Danish PM strongly hints at general election after opening of parliament

Danish Prime Minister Mette Frederiksen gave a clear suggestion that a general election will be called imminently following the traditional opening of parliament on Tuesday.

Danish PM strongly hints at general election after opening of parliament
Danish PM Mette Frederiksen speaks to media after the opening of parliament on Tuesday October 4th. Frederiksen is expected to announce a general election on Wednesday. Photo: Ida Marie Odgaard/Ritzau Scanpix

A general election is widely expected to be announced by Frederiksen on Wednesday after she opted not to use her speech at the opening of parliament to announce it, but subsequently told media an election was close.

“I daresay the election will soon start getting closer,” she told reporters following the traditional opening of parliament.


When again asked when the election would be announced, she repeated the comment “I daresay it’s close”.

The PM was also asked by broadcaster DR why she had not used the speech traditionally given by the prime minister at the opening of parliament to announce the election.

“Because it’s the opening speech of parliament and I think it was important to give an opening speech in which I first and foremost underline the serious situation we and Europe are in, but also point out the areas in we have a lot of work to do, regardless of whoever is in power after the election,” she said.

Legally, the government could wait until June 4th, 2023 to hold a general election, which is required once every four years under the Danish Constitution.

The Social Liberal (Radikale Venstre) party has demanded Frederiksen call an early general election, an ultimatum issued in response to the conclusions earlier this year of an inquiry into the government’s 2020 mink scandal, which resulted in Frederiksen receiving an official rebuke.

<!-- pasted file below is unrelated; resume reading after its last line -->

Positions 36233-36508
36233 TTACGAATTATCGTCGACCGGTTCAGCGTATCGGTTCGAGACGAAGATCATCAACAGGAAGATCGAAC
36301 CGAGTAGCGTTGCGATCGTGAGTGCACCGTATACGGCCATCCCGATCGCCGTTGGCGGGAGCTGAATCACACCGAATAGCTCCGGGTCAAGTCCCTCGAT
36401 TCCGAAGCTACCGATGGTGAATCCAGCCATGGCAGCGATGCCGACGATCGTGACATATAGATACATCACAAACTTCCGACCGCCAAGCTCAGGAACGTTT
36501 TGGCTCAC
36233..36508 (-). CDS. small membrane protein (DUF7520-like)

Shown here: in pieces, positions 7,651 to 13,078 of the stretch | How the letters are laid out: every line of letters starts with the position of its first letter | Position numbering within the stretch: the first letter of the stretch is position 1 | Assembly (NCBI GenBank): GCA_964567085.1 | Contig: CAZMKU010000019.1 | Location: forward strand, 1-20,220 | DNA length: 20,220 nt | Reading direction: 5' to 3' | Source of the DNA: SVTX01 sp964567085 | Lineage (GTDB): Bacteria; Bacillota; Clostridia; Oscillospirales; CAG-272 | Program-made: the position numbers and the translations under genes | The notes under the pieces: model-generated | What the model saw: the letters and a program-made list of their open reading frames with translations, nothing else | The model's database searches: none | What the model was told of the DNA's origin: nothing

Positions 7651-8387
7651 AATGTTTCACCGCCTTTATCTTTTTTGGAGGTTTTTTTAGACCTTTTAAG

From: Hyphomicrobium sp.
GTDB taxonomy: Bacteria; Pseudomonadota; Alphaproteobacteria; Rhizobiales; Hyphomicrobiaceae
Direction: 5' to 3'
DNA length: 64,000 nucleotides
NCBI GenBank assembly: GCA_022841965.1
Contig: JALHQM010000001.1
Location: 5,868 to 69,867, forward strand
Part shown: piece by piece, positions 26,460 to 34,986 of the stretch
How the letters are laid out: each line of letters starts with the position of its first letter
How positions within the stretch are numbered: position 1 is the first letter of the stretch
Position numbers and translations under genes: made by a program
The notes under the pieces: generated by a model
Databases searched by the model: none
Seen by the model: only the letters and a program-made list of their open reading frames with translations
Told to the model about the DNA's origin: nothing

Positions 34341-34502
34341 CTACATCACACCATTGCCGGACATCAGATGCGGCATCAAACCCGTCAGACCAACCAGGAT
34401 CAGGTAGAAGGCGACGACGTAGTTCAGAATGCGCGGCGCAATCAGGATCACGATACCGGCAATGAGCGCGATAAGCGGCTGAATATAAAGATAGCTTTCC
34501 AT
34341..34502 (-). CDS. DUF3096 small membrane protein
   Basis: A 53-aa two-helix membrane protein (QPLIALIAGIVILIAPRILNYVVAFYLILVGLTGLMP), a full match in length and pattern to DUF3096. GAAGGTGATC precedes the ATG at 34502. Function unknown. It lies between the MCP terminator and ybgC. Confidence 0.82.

The Social Liberals wanted an election called by the time of parliament’s return and have threatened to bring down the government through a vote of no confidence if an election is not announced.

“If a majority in parliament want an election to be held, the government cannot ignore that,” Frederiksen said on Tuesday.

She also called the timing of the election “remarkable” given the current international security situation and recent leaks at the Nord Stream 2 gas pipelines in the Baltic Sea

Parliament is opened each year on the first Tuesday in October with a traditional speech given by the prime minister – somewhat comparable to a ‘State of the Union’ speech – in which she gives her assessment of the situation in the Scandinavian nation as the new political year begins.

In her speech on Tuesday, Frederiksen covered topics including Denmark’s economic challenges, climate change, strengthening the country’s welfare provisions and international security. She used the word “secure” (tryg) seven times in various forms during the speech according to DR’s count, but chose not to mention the election for now.

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Danish Liberal party demands ‘high ambitions’ from Social Democrats

Liberal (Venstre) party leader Jakob Ellemann-Jensen has said ambitions “above normal” should be aimed for in talks to form a government across the political centre.

Danish Liberal party demands ‘high ambitions’ from Social Democrats

On December 6th, ongoing negotiations to form a government will tie the all-time record for Denmark’s longest ever with the 35-day negotiation of 1975.

But the Liberal party is still holding out for more concessions from Frederiksen and the Social Democrats, its leader Jakob Ellemann-Jensen said after another major party on the right, the Conservatives, quit the talks over the weekend.

“The Liberals will continue negotiations with the Social Democrats in the coming days,” Ellemann-Jensen wrote on Twitter.

“If the Liberals are to commit to an agreement with the Social Democrats – whether in opposition or in government – the content of that agreement should be above the usual level of political ambition,” he said.

Ellemann-Jensen has cited to changes to the top tax bracket as a party priority, though that’s been a non-starter for the Social Democrats. 

The Liberals also hope to lower inheritance tax as well as income taxes for Denmark’s most modest earners, newswire Ritzau reports.

The withdrawal of the Conservatives means the Liberals are the only party on the right who could realistically enter government with the Social Democrats.

Six of the 12 parties elected to parliament at the election now remain in government talks with the Social Democrats.

These are the Liberals, Liberal Alliance and Danish People’s Party from the ‘blue bloc’ and the Social Liberal (Radikale Venstre) and Socialist People’s Party (SF), from the red bloc side. The centrist Moderates are the final party.

READ MORE: ‘Topskat’: What is Denmark’s high income tax bracket?